Loving the World Cup? Then yeah, this Durex ad for condoms makes absolute sense.
Soccer players, especially our Latino brothers, know the art of dramatizing fake fouls with fake injuries in order to get a penalty called against the opposing team.
But if they #dontfake it, where's the fun in that?
More on flopping and evidently American soccer's dislike of this soccer tradition in the Wire:
Another World Cup has begun and that means another opportunity to explain away America's global soccer failures on our stubborn obsession with fairness and sportsmanship.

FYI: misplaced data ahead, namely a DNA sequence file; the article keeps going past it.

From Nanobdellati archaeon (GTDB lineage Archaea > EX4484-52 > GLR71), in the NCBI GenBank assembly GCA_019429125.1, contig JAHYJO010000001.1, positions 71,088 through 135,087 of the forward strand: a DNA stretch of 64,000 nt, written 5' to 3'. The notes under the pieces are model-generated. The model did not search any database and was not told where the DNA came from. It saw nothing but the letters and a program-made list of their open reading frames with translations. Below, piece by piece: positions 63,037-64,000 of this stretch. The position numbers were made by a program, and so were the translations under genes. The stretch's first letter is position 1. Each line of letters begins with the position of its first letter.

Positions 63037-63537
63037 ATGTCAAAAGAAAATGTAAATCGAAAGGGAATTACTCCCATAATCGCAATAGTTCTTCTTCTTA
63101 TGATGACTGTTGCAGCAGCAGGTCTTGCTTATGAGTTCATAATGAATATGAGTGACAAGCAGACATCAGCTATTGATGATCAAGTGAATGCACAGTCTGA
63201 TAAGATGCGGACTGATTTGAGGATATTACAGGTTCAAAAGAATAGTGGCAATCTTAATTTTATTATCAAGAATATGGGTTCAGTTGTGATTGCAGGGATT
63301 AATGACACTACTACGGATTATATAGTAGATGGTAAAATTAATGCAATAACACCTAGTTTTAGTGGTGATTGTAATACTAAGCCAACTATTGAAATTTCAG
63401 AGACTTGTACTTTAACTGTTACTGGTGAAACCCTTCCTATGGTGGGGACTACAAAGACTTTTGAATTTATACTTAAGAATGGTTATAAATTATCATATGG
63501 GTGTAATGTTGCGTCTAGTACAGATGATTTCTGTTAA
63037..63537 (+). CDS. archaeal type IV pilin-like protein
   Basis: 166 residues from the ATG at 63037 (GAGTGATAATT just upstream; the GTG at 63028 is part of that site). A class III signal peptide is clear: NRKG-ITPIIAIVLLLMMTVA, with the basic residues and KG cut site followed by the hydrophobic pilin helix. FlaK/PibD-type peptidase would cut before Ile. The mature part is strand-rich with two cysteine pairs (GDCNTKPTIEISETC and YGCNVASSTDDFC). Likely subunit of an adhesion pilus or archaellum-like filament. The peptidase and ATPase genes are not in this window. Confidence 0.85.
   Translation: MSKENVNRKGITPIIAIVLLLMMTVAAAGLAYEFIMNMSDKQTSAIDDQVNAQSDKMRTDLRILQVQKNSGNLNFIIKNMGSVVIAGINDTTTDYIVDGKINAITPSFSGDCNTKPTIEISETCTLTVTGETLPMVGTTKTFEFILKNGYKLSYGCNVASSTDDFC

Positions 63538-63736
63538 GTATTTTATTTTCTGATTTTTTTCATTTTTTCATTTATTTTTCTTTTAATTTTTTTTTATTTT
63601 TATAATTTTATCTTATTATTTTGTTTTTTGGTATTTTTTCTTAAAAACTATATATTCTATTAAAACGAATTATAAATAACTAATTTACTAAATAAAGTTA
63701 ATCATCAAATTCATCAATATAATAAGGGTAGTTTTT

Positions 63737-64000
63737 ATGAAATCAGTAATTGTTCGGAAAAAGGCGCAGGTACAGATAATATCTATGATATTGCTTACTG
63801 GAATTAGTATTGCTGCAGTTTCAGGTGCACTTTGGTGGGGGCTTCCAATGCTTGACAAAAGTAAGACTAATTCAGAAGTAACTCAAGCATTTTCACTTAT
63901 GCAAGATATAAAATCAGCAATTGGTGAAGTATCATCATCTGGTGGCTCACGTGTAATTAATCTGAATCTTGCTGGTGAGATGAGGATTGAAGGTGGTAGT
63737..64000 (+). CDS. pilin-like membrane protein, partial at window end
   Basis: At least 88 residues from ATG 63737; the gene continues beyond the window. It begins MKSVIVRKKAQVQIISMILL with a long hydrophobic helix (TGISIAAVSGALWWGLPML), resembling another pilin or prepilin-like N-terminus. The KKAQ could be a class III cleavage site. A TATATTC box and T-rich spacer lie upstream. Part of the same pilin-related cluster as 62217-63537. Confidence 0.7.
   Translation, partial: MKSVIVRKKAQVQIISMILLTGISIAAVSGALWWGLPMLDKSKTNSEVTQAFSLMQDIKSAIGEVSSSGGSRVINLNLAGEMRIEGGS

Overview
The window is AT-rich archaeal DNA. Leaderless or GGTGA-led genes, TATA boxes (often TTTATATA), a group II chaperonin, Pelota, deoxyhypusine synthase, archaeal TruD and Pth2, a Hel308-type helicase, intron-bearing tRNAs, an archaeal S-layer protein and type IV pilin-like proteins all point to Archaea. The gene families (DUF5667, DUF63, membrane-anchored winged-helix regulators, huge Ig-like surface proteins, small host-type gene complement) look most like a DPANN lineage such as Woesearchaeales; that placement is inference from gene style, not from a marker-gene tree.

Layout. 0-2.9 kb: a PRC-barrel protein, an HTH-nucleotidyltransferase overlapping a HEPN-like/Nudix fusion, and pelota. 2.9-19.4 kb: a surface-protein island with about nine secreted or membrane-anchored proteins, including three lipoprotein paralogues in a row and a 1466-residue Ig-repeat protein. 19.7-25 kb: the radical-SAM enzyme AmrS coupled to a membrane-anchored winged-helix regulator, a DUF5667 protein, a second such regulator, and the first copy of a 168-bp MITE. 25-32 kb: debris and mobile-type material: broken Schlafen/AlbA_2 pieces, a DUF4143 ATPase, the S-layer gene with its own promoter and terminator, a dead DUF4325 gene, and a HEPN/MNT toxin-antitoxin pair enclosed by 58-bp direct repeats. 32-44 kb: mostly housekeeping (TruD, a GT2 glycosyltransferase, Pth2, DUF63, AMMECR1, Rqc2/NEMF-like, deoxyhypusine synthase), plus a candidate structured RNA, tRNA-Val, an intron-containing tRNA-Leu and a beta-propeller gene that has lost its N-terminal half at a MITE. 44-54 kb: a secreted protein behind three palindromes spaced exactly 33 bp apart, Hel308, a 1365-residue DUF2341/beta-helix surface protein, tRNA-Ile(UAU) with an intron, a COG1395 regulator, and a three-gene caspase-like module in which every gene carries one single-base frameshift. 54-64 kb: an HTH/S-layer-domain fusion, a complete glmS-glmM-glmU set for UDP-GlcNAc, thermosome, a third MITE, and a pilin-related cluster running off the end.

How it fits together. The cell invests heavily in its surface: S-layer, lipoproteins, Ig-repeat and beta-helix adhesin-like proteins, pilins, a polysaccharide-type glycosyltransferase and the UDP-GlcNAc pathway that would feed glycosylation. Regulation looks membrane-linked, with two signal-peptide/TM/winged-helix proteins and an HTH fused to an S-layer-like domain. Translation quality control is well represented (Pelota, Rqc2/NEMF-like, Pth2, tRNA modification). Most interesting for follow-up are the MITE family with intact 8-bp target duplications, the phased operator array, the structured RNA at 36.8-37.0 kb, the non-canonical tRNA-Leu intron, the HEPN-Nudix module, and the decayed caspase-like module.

Experts agree that American soccer players are particularly bad at one essential skill of the sport: flopping. On the cusp of the U.S. team's opening match against Ghana, The New York Times reminded us why the U.S. just doesn't flop very well, or much at all. The practice of the flop is a tried-and-true method of manipulating each game's referee to make calls go your way by aggressively exaggerating fouls or the appearance of fouls. The benefit — as Brazil's Fred showed on the opening day of the World Cup (image above) — can be as decisive as an occasional undeserved penalty kick.